Monday 24 October 2022

Shetland Adventure - 9th October 2022

Our final day and it was forecast to be grim so we tidied up The Waddle, had a bacon sarnie, packed up and left as soon as we could muster and headed north with a view to having a scout round Eshaness.  We stopped on the way at Brae Community Woodland to look for a very secretive Olive Backed Pipit and merely found a couple of windblown Redpolls before checking the soggy wader field on the outskirts of Hillswick which still contained a good flock of Ringed Plover, Turnstone and Lapwing along with two long billed Dunlin, Redshanks and Snipe and a scattering of worm pulling Redwings and Common Gulls.

Ringed Plover





Common Gull

The Ring-necked Duck in all its brown glory was calling but a quick car to car chat with Judd and Dave just half a mile from the bird resulted in the message of a White’s Thrush bounding around behind Clickimin Loch in Lerwick.  With heavy rain forecast and with Peter trying very hard not to look pleadingly into the front of the car, Mr B slipped Agnetha into Dynamic mode once again, swung her around and dashed south in what became a small but determined convoy of birders.

What followed was quite possibly the wettest, windiest birding experience I have ever had but with some field craft and luck two of us managed to get some great flight views as it hurtled up and down between its chosen patches of trees.  It was never flushed or pushed but just seemed generally very unsettled by the increasingly foul weather.  The slight problem was that the one person who had never seen a White’s Thrush had very successfully managed to be in the wrong spot on every occasion. 

Lying on the bank gave you a chance of seeing it on the deck

The crowd dwindled rapidly leaving us to try and refind it.  After a couple of hours we left Peter (at his own request) and drove to the other end of the loch to check the Helendale gardens for a Wood Warbler.  When I say we, I mean David. I had had enough and was pretty much soaked through and cold.  I sat in the car and tried to dry out and possibly even have a nap but then the radio blared into life - David had seen the White’s in one of the front gardens!  With Peter trotting around the loch edge to meet us I could hardly not join in the hunt once again and although it led us a merry dance between the gardens and the high school, Peter was eventually pleased to see enough of it to be happy in the rain and failing light.  He may not have clinched that photo for his ‘other (rather amazing) list but at least we were not getting in the boat after a tragic dip.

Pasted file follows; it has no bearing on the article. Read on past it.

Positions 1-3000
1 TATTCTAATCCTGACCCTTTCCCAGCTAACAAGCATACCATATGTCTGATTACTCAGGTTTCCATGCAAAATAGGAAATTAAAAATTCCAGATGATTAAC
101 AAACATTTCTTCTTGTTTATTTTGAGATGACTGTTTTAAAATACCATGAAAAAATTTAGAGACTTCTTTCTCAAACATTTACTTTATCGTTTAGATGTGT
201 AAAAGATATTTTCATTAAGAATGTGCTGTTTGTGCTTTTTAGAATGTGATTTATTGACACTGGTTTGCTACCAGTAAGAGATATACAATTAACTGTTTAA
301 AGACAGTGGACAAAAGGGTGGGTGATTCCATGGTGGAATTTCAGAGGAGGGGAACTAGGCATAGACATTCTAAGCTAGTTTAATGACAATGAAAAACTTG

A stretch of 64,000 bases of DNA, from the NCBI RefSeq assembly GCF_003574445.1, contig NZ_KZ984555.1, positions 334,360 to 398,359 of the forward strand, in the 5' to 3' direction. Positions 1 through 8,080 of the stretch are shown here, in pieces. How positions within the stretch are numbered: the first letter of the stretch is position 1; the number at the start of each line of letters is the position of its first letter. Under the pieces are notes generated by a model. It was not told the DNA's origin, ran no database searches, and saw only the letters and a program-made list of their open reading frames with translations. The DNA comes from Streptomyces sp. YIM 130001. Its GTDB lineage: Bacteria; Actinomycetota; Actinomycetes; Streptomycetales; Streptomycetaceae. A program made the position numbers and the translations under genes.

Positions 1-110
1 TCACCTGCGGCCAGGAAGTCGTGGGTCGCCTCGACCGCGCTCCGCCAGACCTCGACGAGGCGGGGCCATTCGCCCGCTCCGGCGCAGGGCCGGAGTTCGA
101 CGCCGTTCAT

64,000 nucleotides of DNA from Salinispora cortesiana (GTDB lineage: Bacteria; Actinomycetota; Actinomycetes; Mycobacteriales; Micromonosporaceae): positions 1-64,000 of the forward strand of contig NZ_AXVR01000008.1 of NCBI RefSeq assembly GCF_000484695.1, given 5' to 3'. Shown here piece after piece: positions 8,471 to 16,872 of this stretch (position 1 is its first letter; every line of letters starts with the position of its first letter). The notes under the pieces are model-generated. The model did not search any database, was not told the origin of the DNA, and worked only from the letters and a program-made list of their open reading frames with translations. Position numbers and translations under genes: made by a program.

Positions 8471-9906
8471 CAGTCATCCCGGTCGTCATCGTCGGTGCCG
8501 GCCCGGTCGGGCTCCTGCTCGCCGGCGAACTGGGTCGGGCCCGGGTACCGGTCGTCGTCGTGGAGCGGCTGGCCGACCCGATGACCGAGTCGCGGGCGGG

Before too long the car was on board the Hjatland and we were trying to change and hang wet gear up in our cabin before heading up for dinner.  They had been warning of a lively night crossing all day but normally there is at least the opportunity to digest your dinner before giving up for the night.

There was no such joy that evening and we had barely finished or even got far from the harbour when the pitching and rolling began.  A hasty if somewhat wobbly retreat was called and we all crashed out before 7.30pm.  What followed was 13 hours of roller coaster ship trauma as we battled into a force 7-8 sou'-sou'-westerly with the bow rising up, hanging and then crashing down again for hour after hour.  It was a hellish experience but somehow my dinner stayed inside me from start to finish.  I have never been so glad to get to shore in Aberdeen but we were all a bit at sea for hours afterwards.

The Westerly nature of the autumn had left the East coast completely devoid of ornithological temptations to break up the long journey home and so we just cruised south uninhibited by any traffic whatsoever.

Once again another Shetland adventure had come to an end and despite the paucity of common migrants we had somehow seen three of the biggest of Far Eastern vagrants, two Butterbutts and a certain tiny heron that was never on anyone’s rarity radar.  Add in the stunning scenery and grand company and it could be called nothing less than a resounding success.

No comments:

Post a Comment